You know an urban neighborhood is up and coming when it gets an abbreviation like “SoMa,” for the district south of Market Street in San Francisco. So it goes, apparently, with emerging sciences like synthetic biology, which Eleonore Pauwels, a public policy expert who studies the subject, often refers to as “synbio.”

Buzzwords are not all, however.

In a report released Wednesday by the Woodrow Wilson International Center for Scholars, a nonpartisan research institute in Washington, DC, Pauwels and co-authors say that newspaper coverage of synthetic biology, which involves the design and construction of novel life forms, is on the rise on both sides of the Atlantic. The number of articles published between 2008-2011 was almost three times higher than in the preceding four-year period, and it was roughly six times higher, in aggregate, across six European countries (Germany, the UK, France, Italy, Spain, and the Netherlands).

“The main question underlying synbio is, what does it mean to live in a world where humans are creating life—where they are actually synthesizing life? It’s a huge question, so I’m not surprised there is an increase in coverage,” says Pauwels.

The climb started in 2003, but synthetic biology has “burst onto the mainstream” since 2008, according to the report, and three events, in particular, drove headlines. In January 2008, scientists at the J. Craig Venter Institute announced that they had constructed the first synthetic genome and, in May 2010, the same team reported that it had created the first synthetic cell by inserting a manmade genome into a bacterium and activating the manmade DNA. Following the second announcement, President Obama asked his bioethics commission to study the implications of the rapidly progressing research and offer recommendations for oversight and regulation of synthetic biology.

With progress comes scrutiny, and that’s been reflected in the media. More attention has brought a greater focus on the ethical issues and risks associated with synthetic biology, especially in Europe. “American press coverage still emphasized the benefits of synthetic biology but is less rosy than it was between 2003 and 2008,” according to the Wilson Center’s report, and while biosafety and biosecurity are the most popular pegs for articles in the US, ethics is now a close third. The potential payoffs of synthetic biology are still front-and-center in a lot articles, however.

“What’s of interest is that synbio is a revolution in manufacturing,” Pauwels says. “It’s a new way of doing the economy. It’s the molecular economy. You’re going to produce bio-value—new ways to produce everything from plastics, to fuels, to medicines. That’s a really interesting narrative to use in this time of economic crisis, and it’s something you can sell as a growth engine.”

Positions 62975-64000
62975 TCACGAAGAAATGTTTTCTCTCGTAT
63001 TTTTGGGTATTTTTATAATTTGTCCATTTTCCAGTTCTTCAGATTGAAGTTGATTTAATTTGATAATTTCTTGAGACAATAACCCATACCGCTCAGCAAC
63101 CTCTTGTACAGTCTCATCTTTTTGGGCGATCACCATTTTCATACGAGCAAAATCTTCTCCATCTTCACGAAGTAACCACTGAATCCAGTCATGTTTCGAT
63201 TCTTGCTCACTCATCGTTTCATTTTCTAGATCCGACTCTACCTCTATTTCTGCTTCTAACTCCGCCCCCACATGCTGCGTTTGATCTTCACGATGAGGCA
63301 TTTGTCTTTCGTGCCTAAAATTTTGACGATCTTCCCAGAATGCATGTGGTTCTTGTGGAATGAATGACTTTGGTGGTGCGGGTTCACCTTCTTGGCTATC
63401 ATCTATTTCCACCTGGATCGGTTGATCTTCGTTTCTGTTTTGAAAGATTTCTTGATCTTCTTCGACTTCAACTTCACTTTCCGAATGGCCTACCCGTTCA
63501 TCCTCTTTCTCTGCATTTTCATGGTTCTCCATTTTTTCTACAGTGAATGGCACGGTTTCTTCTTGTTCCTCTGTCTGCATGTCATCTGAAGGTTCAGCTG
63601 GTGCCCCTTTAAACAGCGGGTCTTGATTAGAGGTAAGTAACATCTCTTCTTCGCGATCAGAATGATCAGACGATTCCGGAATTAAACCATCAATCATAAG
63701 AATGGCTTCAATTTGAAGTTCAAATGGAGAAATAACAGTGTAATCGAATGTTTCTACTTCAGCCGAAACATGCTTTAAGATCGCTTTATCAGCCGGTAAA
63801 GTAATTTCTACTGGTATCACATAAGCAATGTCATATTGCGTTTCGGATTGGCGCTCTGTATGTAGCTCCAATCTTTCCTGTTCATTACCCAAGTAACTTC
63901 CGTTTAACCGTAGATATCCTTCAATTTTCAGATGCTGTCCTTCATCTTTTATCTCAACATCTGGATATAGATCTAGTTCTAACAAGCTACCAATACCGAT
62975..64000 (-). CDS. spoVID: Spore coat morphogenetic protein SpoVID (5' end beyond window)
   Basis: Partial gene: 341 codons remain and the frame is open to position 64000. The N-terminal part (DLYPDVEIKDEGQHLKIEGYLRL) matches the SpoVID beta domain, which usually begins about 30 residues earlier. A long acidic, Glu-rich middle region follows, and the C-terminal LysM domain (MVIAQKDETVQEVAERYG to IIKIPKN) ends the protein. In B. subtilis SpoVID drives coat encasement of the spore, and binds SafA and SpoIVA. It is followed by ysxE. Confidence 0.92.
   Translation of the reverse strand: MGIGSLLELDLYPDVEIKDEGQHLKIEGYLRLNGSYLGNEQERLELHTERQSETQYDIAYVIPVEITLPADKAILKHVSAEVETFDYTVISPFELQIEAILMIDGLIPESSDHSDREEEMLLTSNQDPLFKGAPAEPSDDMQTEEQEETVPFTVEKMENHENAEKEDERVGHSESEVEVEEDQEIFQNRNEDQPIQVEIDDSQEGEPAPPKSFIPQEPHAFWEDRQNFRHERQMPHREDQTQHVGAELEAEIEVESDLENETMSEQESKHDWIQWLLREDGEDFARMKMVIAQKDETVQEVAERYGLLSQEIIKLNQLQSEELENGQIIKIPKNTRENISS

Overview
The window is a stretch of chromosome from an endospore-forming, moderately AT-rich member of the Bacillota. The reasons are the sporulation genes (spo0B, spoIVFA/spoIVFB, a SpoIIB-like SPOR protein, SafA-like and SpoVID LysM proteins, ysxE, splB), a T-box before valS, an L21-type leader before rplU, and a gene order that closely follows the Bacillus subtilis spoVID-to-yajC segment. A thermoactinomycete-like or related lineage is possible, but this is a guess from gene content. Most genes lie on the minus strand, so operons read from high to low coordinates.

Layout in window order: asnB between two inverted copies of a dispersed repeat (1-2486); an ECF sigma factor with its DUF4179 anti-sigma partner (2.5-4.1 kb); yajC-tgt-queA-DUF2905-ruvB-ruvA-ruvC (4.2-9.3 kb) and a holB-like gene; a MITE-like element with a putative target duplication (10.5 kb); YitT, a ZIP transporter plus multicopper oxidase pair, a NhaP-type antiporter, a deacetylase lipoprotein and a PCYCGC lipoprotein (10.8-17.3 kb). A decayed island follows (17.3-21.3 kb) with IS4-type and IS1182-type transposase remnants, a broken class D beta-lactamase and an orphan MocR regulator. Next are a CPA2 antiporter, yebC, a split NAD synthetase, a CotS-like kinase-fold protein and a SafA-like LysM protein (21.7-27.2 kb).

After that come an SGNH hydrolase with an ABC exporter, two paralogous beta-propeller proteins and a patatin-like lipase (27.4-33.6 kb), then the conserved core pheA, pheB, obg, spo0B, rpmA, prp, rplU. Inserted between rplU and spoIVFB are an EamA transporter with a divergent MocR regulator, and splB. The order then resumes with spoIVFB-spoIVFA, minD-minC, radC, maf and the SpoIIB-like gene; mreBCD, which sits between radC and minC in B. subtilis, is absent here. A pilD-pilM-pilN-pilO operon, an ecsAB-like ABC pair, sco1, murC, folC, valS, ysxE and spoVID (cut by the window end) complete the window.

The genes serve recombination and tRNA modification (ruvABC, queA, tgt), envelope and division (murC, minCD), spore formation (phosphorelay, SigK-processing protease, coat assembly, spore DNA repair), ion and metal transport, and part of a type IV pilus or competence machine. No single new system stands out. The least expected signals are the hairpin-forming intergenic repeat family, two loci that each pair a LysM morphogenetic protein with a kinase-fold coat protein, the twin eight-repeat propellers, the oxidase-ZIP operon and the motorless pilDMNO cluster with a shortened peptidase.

Energy and health products are the most common applications described in the press, but with synthetic biology still in an early stage of development, coverage in the US and Europe continues to focus on studies at universities and research institutes rather than companies and commercial enterprise, though attention to the latter is growing.

Thankfully, since 2008, the American media have presented a more balanced account of the potential risks and benefits of various pursuits in the field, bringing the coverage more in line with the “precautionary” variety found in Europe.

“Articles are more nuanced, so there is an improvement that way,” Pauwels says.

But hype is still a problem, she adds. For instance, a feature article published in May by The New York Times Magazine reported that the designer microbes being developed by J. Craig Venter, the mastermind behind the eponymous, news making institute, “might save the world.”

“You have a lot of storytelling that’s nice to read,” says Pauwels, “but it conveys a lot promise that you probably should not make at this point of the research.”

Part of the problem is language. Pauwels is working on a paper, to be published next year, about the use of metaphors in the coverage of synthetic biology. From Legos to “biobricks” there is “extensive use” of engineering metaphors, in particular, she says. Often coined by scientists and industry, these terms bleed into the press and foster a narrative of safety and control.

Curtis Brainard is the editor of The Observatory, CJR's online critique of science and environment reporting. Follow him on Twitter @cbrainard.